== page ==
What is Cloud Computing?
Cloud computing is the on-demand availability of computer system resources, especially data storage and computing power, without direct active management by the user. Large clouds often have functions distributed over multiple locations, each location being a data center. Cloud computing is the delivery of different services through the Internet, including data storage, servers, databases, networking, and software. Cloud-based storage makes it possible to save files to a remote database and retrieve them on demand.
Organizations of every type, size, and industry use the cloud for a wide variety of use cases, such as data backup, disaster recovery, email, virtual desktops, software development, testing, big data analytics, and customer-facing web applications.
There are also three main types of cloud computing services:
- Infrastructure-as-a-Service (IaaS)
- Platforms-as-a-Service (PaaS)
- Software-as-a-Service (SaaS)
BENEFITS OF CLOUD COMPUTING FOR BUSINESS:
Since the inception of cloud computing, the limitations of traditional IT infrastructure are becoming more apparent year on year. Today, many businesses are struggling to adapt to marketplace changes and new trends as their technological environments are inefficient at sensing and responding to these.
Cloud-based services offer a much more scalable and reliable IT infrastructure specifically designed to streamline business performance and support development and growth.
To better understand why more businesses are moving to the cloud, we have listed some of the critical advantages of cloud computing below:
There is a high level of flexibility provided to companies that invest in cloud-based services. Remote cloud servers offer almost unlimited bandwidth and storage space, which allows businesses to instantly scale up and down their capacities to support growth and cope when website traffic increases.
This removes the need to purchase and install equipment and upgrades on-site. Cloud computing also allows for improved workplace flexibility, as employees can access applications and data on a remote server off-site, anywhere and at any time, as long as internet connection is available.
By investing in cloud computing, businesses can guarantee reliable disaster recovery and backup solutions without the hassle of setting them up on a physical device. For many businesses investing in complex disaster recovery plans can be a costly venture and backing up data is time-consuming. The cloud itself is designed in such a way that data stored in it is mirrored across the servers, so that if one fails, data is instantly backed up. Being able to access data again quickly after a failure minimizes website downtime and loss of productivity.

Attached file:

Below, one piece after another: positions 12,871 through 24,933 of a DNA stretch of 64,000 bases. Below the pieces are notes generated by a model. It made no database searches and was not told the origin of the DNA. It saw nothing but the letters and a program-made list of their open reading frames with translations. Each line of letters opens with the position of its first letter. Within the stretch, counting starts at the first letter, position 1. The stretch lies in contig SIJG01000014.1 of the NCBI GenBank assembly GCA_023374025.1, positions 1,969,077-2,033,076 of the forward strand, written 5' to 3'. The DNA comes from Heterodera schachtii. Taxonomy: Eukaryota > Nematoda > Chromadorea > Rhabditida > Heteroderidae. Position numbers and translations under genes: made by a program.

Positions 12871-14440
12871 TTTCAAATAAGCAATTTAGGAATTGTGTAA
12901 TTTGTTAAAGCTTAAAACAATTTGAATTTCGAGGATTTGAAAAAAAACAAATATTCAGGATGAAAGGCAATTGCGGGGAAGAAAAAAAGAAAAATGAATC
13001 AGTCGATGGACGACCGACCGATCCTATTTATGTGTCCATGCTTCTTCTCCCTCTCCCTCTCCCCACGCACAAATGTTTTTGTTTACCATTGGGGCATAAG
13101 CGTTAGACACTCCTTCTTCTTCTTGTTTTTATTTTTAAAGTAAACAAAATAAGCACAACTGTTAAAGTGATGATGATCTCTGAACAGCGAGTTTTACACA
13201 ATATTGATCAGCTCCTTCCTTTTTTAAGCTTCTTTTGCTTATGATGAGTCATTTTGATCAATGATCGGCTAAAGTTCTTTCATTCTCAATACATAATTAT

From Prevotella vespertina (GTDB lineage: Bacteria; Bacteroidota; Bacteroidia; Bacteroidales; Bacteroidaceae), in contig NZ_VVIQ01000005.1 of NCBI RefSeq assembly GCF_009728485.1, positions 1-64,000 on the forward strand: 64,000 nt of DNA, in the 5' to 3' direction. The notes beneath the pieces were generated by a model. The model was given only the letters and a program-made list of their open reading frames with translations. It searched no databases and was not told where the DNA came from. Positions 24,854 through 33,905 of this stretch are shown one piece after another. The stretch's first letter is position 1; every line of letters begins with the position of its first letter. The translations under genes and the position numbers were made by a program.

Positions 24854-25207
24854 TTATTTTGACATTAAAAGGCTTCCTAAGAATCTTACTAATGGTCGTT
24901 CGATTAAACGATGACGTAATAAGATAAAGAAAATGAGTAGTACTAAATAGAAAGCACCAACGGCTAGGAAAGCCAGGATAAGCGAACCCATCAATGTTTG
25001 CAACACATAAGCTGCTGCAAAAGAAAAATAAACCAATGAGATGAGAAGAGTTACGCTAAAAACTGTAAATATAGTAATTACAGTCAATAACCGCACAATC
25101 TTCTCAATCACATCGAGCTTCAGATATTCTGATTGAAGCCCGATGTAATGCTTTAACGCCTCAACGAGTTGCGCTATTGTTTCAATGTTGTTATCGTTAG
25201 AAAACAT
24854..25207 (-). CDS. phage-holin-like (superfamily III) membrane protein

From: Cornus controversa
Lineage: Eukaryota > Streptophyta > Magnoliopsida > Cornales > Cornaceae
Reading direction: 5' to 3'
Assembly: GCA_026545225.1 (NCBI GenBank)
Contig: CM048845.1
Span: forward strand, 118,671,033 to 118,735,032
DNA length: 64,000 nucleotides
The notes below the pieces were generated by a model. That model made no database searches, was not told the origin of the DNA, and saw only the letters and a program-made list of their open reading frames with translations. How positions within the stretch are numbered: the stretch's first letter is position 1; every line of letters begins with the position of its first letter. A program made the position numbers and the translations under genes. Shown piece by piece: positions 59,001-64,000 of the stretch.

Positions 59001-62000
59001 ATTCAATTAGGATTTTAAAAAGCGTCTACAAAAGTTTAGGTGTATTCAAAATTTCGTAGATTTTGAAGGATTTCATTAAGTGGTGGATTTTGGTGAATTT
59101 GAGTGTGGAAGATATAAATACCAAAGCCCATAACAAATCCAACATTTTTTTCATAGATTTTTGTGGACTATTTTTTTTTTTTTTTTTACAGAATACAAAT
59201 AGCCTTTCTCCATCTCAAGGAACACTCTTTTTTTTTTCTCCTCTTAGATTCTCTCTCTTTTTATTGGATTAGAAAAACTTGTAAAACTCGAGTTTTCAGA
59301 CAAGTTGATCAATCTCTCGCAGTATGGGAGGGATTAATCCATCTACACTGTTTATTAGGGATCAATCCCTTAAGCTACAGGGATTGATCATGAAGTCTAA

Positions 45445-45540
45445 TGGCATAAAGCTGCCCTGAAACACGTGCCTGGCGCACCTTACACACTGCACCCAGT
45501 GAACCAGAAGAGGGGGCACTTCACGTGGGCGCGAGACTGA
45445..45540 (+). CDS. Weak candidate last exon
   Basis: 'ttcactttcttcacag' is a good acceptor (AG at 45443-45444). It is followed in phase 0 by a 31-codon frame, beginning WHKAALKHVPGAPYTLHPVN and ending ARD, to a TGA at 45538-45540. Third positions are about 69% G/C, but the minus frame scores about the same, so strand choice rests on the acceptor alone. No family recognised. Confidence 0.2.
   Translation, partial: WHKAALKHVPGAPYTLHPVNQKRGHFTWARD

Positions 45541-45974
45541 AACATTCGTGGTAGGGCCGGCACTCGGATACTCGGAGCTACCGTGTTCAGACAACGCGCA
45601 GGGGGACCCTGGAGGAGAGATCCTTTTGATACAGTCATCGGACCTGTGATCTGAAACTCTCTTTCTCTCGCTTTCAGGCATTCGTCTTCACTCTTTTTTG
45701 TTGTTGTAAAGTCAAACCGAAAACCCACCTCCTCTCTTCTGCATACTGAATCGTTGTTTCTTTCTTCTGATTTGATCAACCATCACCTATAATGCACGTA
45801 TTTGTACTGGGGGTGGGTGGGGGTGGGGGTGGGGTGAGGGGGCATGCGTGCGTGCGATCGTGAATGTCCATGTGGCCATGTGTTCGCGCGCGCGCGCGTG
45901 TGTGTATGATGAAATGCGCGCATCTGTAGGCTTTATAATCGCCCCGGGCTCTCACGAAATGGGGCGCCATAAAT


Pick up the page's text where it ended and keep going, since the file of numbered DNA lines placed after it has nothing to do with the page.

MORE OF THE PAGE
Perhaps the most significant advantage of cloud computing is the IT operational cost savings. Using remote servers removes the need for in-house storage equipment and application requirements, as well as overhead costs such as software updates, management and data storage. Cloud-based services are also much cheaper to use, as they are typically deployed on a pay-per-use basis, which means businesses can rent exactly what they need and guarantee a return on investment. Many small and medium-sized businesses with limited budgets are recognizing the benefits of cloud computing.
The cloud environment has been shown to significantly increase collaboration between groups and communities who have access to the same files. It removes the communication limitations of traditional IT models and makes it much quicker and easier for employees working in different locations to access information and collaborate with team members and key personnel. This helps to streamline processes and means more work gets done in less time.
Scalability and Performance:
Cloud technology is designed to be scaled to meet business’s changing IT requirements. As a company grows, it is inevitable that more storage space and bandwidth will be required to cope with increasing traffic to the website. Cloud servers can be deployed automatically to help businesses scale up and down and ensure optimum performance under heavy loads. Cloud technology also improves website speed and minimizes downtime.
Automatic Software Updates:
Many cloud service providers offer regular system updates to ensure IT requirements are consistently met. They ensure round the clock maintenance of cloud servers – including security updates – freeing up time and money that businesses spend doing this in-house. Research shows that in 2010, businesses in the UK spent 18 working days per month managing their on-site IT security.